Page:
“Quality measurement is fundamental to systematic improvement of the healthcare system. Whilst the United States has made significant investments in healthcare quality measurement and improvement, progress has been somewhat limited…Numerous issues have limited improvement, including lack of alignment in the use of measures and improvement strategies, the fragmentation of the US healthcare system, and the lack of national electronic systems for measurement, reporting, benchmarking and improvement.” (Burstin, 2016)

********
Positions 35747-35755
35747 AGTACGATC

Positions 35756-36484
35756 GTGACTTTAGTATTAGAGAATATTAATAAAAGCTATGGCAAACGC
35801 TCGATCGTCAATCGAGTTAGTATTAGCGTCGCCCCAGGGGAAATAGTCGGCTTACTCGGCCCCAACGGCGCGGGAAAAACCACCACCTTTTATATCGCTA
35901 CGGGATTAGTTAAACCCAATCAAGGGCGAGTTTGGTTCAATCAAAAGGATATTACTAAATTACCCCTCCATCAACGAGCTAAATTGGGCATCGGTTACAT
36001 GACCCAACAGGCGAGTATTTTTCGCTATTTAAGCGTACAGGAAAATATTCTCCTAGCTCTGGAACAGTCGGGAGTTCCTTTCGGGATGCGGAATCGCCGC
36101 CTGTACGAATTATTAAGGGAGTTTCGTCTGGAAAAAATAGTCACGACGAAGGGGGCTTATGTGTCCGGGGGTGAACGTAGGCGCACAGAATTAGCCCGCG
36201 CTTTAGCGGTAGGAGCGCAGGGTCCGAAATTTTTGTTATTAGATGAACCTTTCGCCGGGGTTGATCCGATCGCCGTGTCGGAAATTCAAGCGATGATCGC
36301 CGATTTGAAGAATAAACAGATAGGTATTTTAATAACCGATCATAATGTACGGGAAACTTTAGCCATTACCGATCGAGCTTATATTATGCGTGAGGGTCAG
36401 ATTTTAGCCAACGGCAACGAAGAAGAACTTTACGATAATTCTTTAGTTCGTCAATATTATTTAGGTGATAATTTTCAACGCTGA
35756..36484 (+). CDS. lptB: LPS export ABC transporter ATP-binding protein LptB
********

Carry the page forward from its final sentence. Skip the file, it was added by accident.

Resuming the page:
“Public policy can support clinicians’ intrinsic motivation through approaches that support systematic feedback to clinicians and provide concrete opportunities to collaborate to improve care.” (Berenson, 2015) Provider Ranking System can serve as a guideline for providers themselves to see how they rank, how their practice ranks, how their outcomes rank. “Public reporting permits health professionals and provider organizations to see how their own performance compares to peers. In that way, it supports non-financially based attributes such as pride, concern about reputation, and desire for self‐improvement grounded in professional duty to act in patients’ best interests, thus encouraging intrinsic motivation.” (Berenson, 2015) It is essential, however, to note that because public reporting can affect reputation, the data reported needs to be based on evidence. That is why PRS relies only upon actual data. No opinions, no judgment, no advertising induced bias. PRS data: Transparent, Objective, Real.